Note, that mere switch from libevent to libev is not the only change in gevent 1.0. Rather, the whole core have been redesigned. I plan to make a blog post some time soon about this.
Thanks to Nicholas Piël for corrections.
Using Coroutines to Create Efficient, High-Concurrency Web Applications
In this talk Matt Spitz evaluates several ways to deploy WSGI applications. At Meebo, they settled on gunicorn + gevent, preferring it to mod_wsdi and Twisted.
PyCon 2011: An outsider’s look at co-routines.
This is an overview by Peter Portante that compares greenlet-based approaches like gevent with yield-based coroutines and threads.
The contents of the talk is not well defined yet but I’d like to cover the following:
- Coroutine-based approach to network programming and how it solves Python’s concurrency problems.
- Greenlets: what they do and how they do it. Why they are better than the alternatives – generators, threads.
- How gevent and eventlet use greenlet to do what they do, the basic principles they operate on.
- How sockets/events/queues implemented.
- Real-world applications using gevent; future development plans.
If you have any suggestions regarding the contents of the talk, please post a comment or email me.
Note: gevent has switched to libev.
Bob Ippolito wrote the first version of Eventlet in 2006 but ceased working on it fairly early. Donovan Preston took over the maintenance, together with other folks at Linden Lab where he worked at the time. I became interested in Eventlet in 2008, when I was looking for simpler ways to write networking software than with state machines and callbacks. Greenlet-based Eventlet was ahead of the other options that existed at the time (Python’s native generators, raw greenlet, Corotwine) in terms of features and easiness of use.
The project I worked on already depended on Twisted, so I started integrating the two libraries together. In the process of doing that I discovered a number of bugs in Eventlet and ended up rewriting most of its core. My branch was accepted as the way forward and finally released in 2009 as Eventlet 0.8.11. By that time Donovan had already left Linden Lab and Ryan Williams became the primary maintainer.
In the summer of 2009, I have started a new project where a networking library was going to be a major component. However, Eventlet did not meet a couple of requirements:
- I needed it to use libevent’s event loop because I had another library (written in C) that used it and I wanted to integrate them together in a single process. Eventlet at the time did not have a working libevent support.
- I needed socket module to work perfectly as I planned to use Python libraries implemented on top of it through monkey-patching. At the time Eventlet had a few bugs that could cause a socket operation to hang.
I have spent some time working on the pyevent-based hub. The result was not very compatible with the rest of Eventlet due to the fact that its Hub API is geared towards pure Python event loops. Making it work smoothly would require significant changes in the interface and implementation of every other hub. The socket module bugs were also specific to event loop, so even though I fixed them for pyevent, they were still present in every other hub. Not having time for a major rewrite of Eventlet I started a leaner project.
Gevent started as Eventlet with a few bugs fixed and a few features dropped.
1. gevent is built on top of libevent
Update: since 1.0, gevent uses libev and c-ares.
Libevent is a popular portable event loop. It runs your app using the fastest mechanism available on your system, such as epoll on Linux, and kqueue on FreeBSD. Unlike Eventlet, which maintains its own event loops in pure Python and has only recently gained epoll support, all of gevent’s event loops have been well-tested in real-world, high-scale environments.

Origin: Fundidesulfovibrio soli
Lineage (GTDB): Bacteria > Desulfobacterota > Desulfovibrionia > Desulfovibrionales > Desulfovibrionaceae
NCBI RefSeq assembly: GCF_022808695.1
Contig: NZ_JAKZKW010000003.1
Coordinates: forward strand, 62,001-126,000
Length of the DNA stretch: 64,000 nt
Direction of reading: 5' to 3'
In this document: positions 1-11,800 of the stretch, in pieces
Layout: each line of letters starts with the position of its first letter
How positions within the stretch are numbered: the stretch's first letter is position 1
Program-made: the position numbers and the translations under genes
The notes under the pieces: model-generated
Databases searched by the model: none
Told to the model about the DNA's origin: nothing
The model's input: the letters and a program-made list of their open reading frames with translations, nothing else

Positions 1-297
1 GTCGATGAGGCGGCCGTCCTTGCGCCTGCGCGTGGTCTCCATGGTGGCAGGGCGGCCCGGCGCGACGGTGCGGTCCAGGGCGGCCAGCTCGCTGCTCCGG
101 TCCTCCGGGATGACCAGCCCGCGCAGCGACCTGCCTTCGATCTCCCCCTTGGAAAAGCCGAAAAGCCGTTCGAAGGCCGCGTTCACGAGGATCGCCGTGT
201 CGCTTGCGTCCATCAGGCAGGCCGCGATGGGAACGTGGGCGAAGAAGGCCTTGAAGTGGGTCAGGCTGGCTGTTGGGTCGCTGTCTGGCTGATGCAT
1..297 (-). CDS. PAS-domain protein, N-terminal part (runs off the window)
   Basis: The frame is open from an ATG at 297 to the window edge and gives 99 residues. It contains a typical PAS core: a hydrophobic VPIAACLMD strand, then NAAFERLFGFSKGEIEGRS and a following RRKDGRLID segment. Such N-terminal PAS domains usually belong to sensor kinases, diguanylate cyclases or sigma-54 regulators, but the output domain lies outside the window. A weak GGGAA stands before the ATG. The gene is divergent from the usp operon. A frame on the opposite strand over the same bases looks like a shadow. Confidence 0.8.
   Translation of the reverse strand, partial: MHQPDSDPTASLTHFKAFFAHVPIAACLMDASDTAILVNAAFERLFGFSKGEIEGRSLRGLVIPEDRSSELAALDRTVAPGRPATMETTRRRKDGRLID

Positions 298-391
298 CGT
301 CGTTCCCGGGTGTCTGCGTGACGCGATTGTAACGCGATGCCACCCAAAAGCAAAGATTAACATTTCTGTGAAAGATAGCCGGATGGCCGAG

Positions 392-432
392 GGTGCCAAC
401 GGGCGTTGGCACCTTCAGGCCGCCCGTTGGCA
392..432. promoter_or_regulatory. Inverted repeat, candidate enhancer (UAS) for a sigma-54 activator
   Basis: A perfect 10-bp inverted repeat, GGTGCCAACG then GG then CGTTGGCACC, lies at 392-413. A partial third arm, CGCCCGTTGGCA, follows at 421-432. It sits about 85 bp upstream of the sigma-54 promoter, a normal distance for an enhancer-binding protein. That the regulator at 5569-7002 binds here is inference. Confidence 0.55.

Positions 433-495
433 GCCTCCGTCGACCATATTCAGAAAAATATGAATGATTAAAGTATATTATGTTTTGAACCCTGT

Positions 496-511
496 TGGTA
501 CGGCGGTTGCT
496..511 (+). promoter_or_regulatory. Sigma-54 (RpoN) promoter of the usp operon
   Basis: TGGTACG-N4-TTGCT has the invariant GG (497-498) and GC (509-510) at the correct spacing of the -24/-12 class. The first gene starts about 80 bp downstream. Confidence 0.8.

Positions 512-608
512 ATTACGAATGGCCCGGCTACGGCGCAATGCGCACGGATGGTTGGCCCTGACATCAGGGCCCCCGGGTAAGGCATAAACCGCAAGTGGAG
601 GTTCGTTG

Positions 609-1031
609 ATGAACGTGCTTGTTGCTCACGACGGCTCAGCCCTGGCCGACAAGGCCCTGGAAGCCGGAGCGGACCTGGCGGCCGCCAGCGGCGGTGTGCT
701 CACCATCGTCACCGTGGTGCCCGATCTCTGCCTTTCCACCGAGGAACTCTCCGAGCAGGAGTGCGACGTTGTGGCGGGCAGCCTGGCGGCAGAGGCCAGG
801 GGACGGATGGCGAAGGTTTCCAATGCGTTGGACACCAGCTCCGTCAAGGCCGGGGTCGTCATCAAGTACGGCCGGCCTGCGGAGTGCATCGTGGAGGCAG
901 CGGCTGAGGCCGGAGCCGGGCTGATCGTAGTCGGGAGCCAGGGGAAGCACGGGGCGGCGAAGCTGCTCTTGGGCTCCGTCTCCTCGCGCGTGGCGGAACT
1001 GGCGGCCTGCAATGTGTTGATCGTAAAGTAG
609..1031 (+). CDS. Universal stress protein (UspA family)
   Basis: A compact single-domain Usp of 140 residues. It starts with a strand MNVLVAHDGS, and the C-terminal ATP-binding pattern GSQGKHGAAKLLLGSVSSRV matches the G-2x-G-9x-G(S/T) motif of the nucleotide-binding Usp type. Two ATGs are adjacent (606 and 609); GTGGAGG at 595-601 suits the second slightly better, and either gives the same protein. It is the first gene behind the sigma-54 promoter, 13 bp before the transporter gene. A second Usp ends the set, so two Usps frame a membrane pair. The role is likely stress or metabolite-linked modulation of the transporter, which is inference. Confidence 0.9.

The superior performance is one of the benefits of tight integration with libevent, but not the only one. Other benefits are
- Signal handling is integrated with the event loop.
- Other libevent-based libraries can integrate with your app through single event loop.
- DNS requests are resolved asynchronously rather than via a threadpool of blocking calls.
- WSGI server is based on the libevent’s built-in HTTP server, making it super fast.
2. gevent’s interface follows the conventions set by the standard library
For example, gevent.event.Event has the same interface and the same semantics as threading.Event and multiprocessing.Event but works across greenlets. Eventlet has Event class too, but it uses its own way of doing things for no good reason.
I’ve used the standard interfaces in gevent unless a brand new interface has an obvious advantage. In some cases, where re-implementing the whole class wasn’t necessary, the conventions on the method names set by the standard library were followed.
Here are some of those conventions:
- wait() does not raise an exception;
- get() can raise an exception or return a value;
- join() is like wait(), but for units of execution.
Having consistent interface improves the speed at which we can read and reason about the code. Learning the API becomes easier as well.
Not being constrained by backward compatibility, gevent fixed all the API quirks that Eventlet had. The quality of the API is recognized by the users and Eventlet maintainers. Portions of gevent that are not specific to libevent are being incorporated into Eventlet.
3. gevent is not eventlet
It does not have all the features that Eventlet has. If you already use Eventlet these are the reasons why you might not be able to switch to gevent:
- If you depend on eventlet.db_pool; gevent doesn’t have a module like that.
- If you depend on eventlet.processes; there’s no support for subprocesses in the library yet. Here’s an example how to build it yourself.
- If you depend on Eventlet’s threadpool; gevent does have one currently. Update: there’s a new gevent.threadpool module.
- If you run Eventlet on Twisted reactor.
- If you cannot depend on libevent.
Gevent aims to be a small and stable core everyone can depend upon. It delegates the job to libevent whenever possible and provides convenient abstractions for coroutine-based programming. It’s inspired by Eventlet but it’s not a fork and it features a new API. The implementation is simpler and more stable.
Thanks to Marcus Cavanaugh, Brad Clements, Nicholas Piël, Andrey Popp and Bob Van Zant for reading drafts of this.